Wishes can come true at any age.
Charla Wright heads the nascent local chapter of the national 501(c)3 nonprofit Twilight Wish Foundation, an organization dedicated to granting the wishes of senior citizens.
Wishes are granted to individuals 65 or older who are permanent residents of a nursing facility or living on an income of less that 200 percent of the federal poverty level.
The local chapter is the newest in the nation for the nonprofit, which was founded in 2003 and has granted more than 4,717 wishes so far, according to their website, twilightwish.org.
The website details many of those wishes with stories and photos, stating, “Every wish we grant is helping to build a culture that values and respects our senior population.”
“Many of the wishes we grant are for basic necessities such as lift chairs, hearing aids, accessibility ramps or new appliances. These wishes improve the quality of life for those seniors. Often making the difference in whether or not a senior can continue living independently,” said Mary E. Farrell, director of community relations at the Twilight Wish Foundation, where she started as a volunteer in 2007.
“Wishes such as a ride in a hot air balloon or meeting a favorite baseball player may not directly improve the quality of life for those seniors, but knowing that someone cares and acknowledges all they have done throughout their lives is often just as impactful.”
Said Farrell, “I think seeing a wish granted in person, seeing the joy it brings to them really makes you aware that simple gestures often have the greatest impact.”
Wright volunteers her time leading the 20th chapter, with two other volunteers. They are in search of their first wish.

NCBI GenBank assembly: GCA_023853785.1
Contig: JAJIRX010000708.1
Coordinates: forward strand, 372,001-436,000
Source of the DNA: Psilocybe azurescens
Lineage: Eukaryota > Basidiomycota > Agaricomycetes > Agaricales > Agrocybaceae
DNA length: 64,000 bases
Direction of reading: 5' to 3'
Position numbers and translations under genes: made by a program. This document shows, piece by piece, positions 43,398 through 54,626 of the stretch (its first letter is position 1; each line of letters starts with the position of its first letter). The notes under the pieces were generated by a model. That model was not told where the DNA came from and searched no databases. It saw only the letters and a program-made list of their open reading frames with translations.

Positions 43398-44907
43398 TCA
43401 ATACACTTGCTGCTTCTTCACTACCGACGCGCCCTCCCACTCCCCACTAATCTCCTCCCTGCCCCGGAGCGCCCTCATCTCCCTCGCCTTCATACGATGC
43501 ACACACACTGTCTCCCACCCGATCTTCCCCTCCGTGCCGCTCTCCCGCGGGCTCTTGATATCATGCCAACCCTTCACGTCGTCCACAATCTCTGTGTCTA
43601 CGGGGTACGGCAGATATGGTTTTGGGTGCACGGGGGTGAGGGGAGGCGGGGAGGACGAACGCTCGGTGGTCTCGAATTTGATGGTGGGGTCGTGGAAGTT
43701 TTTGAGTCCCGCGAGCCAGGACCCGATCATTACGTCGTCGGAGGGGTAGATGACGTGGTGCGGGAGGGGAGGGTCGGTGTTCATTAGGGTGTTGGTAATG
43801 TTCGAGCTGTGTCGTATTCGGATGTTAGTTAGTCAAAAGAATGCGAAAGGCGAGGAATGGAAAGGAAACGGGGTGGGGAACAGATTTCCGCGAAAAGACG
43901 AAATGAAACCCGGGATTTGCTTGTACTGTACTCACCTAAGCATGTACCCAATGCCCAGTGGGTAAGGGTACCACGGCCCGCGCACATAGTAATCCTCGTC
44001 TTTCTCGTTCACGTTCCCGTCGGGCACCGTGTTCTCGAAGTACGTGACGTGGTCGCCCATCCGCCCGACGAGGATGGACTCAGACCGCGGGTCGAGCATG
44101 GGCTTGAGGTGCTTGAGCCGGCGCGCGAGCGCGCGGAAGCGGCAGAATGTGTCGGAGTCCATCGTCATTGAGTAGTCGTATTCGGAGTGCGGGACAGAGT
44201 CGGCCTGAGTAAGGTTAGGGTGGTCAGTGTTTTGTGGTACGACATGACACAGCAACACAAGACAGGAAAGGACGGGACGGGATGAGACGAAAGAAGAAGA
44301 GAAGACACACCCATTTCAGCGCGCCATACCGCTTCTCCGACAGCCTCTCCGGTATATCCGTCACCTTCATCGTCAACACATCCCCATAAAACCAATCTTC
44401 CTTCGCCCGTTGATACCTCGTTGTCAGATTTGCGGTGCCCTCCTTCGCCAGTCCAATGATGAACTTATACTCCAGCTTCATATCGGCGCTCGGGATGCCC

“I know the wishes are out there,” said Wright in a recent interview. She listed some examples of potential wishes: tickets to a Christmas show, a water heater, a shed for the backyard, a new wig, dogs groomed and/or vaccinated or attending a favorite sports game.
Wishes vary in cost and preparation, she said.
“The volunteers would be the ones that would be doing the legwork, making sure we connect the dots,” Wright said.
Because wishes vary so much it is hard to predict what resources will need to be utilized for each, which makes community connections important.
‘Asset to the community’
Wright is equipped for the challenge. A Sequim resident since 2011, she has worked as a senior account executive for Assured Hospice of Clallam and Jefferson Counties for more than five years. Prior to that, she was Social Service Director at Avamere Olympic Rehabilitation of Sequim.
Wright serves on the NHPCO Palliative Care Council, is a Clallam County Advisory Council member for the Olympic Area on Aging, serves on the executive board for the Olympic Medical Center Foundation, and is a Past President of the Sequim-Dungeness Chamber of Commerce.
Farrell said Wright is a wonderful person who “is very passionate about helping seniors.”
“Charla is such an asset to the community,” said Mary Coupland, owner and founder of Compass and Clock (compassandclock.com), a periodical and website that offers advice for people as they age, to which Wright contributes articles.
“She’s a very special human being and I can’t say enough good things about her.”
When Wright heard about Twilight Wish from a sister-organization in Colorado, “I loved the idea,” she said.
“You get to do a wish for someone and you get to see a smile on their face, see their emotion. It’s just a different experience (from helping the dying),” Wright said.
The local chapter was made possible with the support of founding partners Avamere Olympic Rehabilitation and Discovery Memory Care of Sequim and Park View Villas of Port Angeles.
“We are always looking for more sponsors who would like to donate,” said Wright. “Individuals can donate, too. Donations can be large or small — anything helps.” (To donate, contact Wright at firstname.lastname@example.org)
As the wishes come in, the need for more volunteers will grow. Examples of ways to volunteer, Wright said, include facilitating behind-the-scenes wish details, finding donators, teaching and volunteering for an eventual fundraising event.
For more information about volunteering, contact Wright at email@example.com; to apply, visit twilightwish.org.
“My passion is finding all the services each of my seniors deserve and need so that they are able to age in place, surrounded by their loved ones, families and memories,” Wright said in a press release.
“I look forward to bringing that passion to granting wishes for seniors in need.”